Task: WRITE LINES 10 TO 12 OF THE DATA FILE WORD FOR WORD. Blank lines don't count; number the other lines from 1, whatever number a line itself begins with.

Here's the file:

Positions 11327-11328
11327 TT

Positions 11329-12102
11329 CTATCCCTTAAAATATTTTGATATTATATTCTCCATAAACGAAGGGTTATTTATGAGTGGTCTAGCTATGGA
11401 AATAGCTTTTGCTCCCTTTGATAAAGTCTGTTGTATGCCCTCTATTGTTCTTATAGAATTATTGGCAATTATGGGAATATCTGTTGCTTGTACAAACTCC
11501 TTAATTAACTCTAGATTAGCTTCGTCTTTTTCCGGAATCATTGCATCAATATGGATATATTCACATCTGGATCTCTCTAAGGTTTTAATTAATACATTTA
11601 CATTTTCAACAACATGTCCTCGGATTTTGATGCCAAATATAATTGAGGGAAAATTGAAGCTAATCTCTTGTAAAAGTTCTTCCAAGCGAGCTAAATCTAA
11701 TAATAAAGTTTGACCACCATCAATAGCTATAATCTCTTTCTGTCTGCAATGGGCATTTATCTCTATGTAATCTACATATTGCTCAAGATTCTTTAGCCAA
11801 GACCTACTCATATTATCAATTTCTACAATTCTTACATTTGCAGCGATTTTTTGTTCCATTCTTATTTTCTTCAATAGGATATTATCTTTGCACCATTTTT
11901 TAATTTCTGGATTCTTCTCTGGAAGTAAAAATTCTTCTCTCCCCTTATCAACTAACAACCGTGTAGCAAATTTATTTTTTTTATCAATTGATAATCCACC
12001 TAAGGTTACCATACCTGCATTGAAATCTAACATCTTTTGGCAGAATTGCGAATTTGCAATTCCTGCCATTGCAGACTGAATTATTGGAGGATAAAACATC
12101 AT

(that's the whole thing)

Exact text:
11901 TAATTTCTGGATTCTTCTCTGGAAGTAAAAATTCTTCTCTCCCCTTATCAACTAACAACCGTGTAGCAAATTTATTTTTTTTATCAATTGATAATCCACC
12001 TAAGGTTACCATACCTGCATTGAAATCTAACATCTTTTGGCAGAATTGCGAATTTGCAATTCCTGCCATTGCAGACTGAATTATTGGAGGATAAAACATC
12101 AT